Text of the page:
March 10, 2014 - 11:01 pm
Delays in Obamacare’s most destructive requirements are so common — and so obviously motivated by political considerations — they aren’t even newsworthy anymore. It surprised no one last week when the unilateralist Obama administration announced insurance companies could, for two more years, continue selling policies that don’t provide all of the “essential benefits” required by the Affordable Care Act.
Those mandates caused the cancellation of millions of health plans last year because the policies, geared toward unexpected costs, didn’t cover preventive care, prescriptions, mental health services or pediatric or maternity care. The cancellations — and accompanying notices that consumers’ premiums would double or even triple if they wanted to continue coverage — triggered national outrage because President Barack Obama and Democratic leaders had promised that Americans who liked their existing plans could keep them.
The president’s approval rating tanked in response, so the administration ordered a one-year stay of execution for those policies. But the reprieve came too late for about half the states (Nevada among them) to lawfully allow the renewal of noncompliant policies. And in the states that allowed the renewal of noncompliant policies, cancellations were pushed back to the fall of 2014 — just before midterm elections, when several already-vulnerable Democratic U.S. senators are up for re-election.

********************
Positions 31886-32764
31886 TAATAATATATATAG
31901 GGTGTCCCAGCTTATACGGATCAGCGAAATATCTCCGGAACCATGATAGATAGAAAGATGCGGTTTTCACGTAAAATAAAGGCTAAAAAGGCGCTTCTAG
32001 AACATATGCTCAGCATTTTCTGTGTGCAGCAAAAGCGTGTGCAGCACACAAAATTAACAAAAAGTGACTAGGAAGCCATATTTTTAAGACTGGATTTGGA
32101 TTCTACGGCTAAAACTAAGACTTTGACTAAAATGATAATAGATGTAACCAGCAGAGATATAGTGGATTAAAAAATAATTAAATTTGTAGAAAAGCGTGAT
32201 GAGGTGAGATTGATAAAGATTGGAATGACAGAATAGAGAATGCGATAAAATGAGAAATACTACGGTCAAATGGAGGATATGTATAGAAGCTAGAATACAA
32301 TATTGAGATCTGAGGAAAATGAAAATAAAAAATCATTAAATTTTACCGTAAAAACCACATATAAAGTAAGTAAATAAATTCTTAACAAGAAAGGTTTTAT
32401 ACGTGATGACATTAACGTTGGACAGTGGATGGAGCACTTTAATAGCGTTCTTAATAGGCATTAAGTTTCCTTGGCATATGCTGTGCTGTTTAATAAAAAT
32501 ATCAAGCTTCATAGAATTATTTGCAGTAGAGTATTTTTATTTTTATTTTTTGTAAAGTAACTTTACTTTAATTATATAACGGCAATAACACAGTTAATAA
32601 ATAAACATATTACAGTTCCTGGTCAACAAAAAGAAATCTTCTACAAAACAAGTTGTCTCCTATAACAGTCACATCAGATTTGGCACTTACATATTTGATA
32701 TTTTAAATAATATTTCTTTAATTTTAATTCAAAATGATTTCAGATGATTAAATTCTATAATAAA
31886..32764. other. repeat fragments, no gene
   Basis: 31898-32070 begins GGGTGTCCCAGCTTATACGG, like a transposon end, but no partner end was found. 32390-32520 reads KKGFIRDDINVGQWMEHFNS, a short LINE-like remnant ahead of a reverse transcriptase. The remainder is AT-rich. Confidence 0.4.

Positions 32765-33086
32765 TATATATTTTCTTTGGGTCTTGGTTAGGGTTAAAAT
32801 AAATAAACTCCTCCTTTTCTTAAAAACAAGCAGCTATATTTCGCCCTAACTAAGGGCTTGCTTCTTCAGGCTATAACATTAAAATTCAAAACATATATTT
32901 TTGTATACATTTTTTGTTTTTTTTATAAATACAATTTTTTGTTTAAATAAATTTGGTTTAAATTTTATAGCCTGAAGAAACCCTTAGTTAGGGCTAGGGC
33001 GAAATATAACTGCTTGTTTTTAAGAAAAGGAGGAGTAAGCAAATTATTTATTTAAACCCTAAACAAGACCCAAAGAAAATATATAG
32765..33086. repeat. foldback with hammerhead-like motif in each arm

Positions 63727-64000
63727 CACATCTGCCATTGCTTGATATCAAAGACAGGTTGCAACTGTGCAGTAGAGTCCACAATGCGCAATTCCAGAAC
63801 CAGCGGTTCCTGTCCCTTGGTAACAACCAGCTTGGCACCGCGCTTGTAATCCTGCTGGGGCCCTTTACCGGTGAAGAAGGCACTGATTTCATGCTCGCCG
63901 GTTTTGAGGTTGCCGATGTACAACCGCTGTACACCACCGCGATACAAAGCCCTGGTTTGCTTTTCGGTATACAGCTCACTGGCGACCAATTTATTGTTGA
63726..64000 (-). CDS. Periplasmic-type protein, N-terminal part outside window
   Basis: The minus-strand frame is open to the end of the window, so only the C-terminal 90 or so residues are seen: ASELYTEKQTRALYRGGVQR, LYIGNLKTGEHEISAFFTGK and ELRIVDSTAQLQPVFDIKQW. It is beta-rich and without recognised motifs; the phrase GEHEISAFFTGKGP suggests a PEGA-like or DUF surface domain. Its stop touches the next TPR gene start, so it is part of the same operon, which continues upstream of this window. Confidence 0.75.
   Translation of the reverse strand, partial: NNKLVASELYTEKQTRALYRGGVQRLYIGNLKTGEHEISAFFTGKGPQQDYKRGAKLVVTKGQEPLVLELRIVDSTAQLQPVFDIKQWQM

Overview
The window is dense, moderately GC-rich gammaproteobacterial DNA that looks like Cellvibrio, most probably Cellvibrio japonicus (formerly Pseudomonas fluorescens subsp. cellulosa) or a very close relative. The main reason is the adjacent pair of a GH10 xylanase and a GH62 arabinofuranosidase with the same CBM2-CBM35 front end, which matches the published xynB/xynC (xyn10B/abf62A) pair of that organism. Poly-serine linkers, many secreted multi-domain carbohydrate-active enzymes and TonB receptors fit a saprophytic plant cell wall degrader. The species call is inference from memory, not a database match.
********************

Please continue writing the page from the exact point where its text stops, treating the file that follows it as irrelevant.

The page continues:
And so, on Wednesday, the Obama administration announced Americans could keep the noncompliant insurance they like until 2016, assuring that more cancellations won’t precede November’s election. Uncertainty and chaos will rule the insurance marketplace for the rest of Mr. Obama’s presidency.
The political problem for the president and Democrats: Americans know what happens when the clock runs out, no matter how many times this mandate, Obamacare’s employer mandate or any other requirement is delayed. Obamacare was supposed to reduce costs and give consumers more choices. Instead, it has resulted in higher costs and less choice.
Delays won’t fix Obamacare and spare taxpayers from its burdens. Only one thing will: repeal.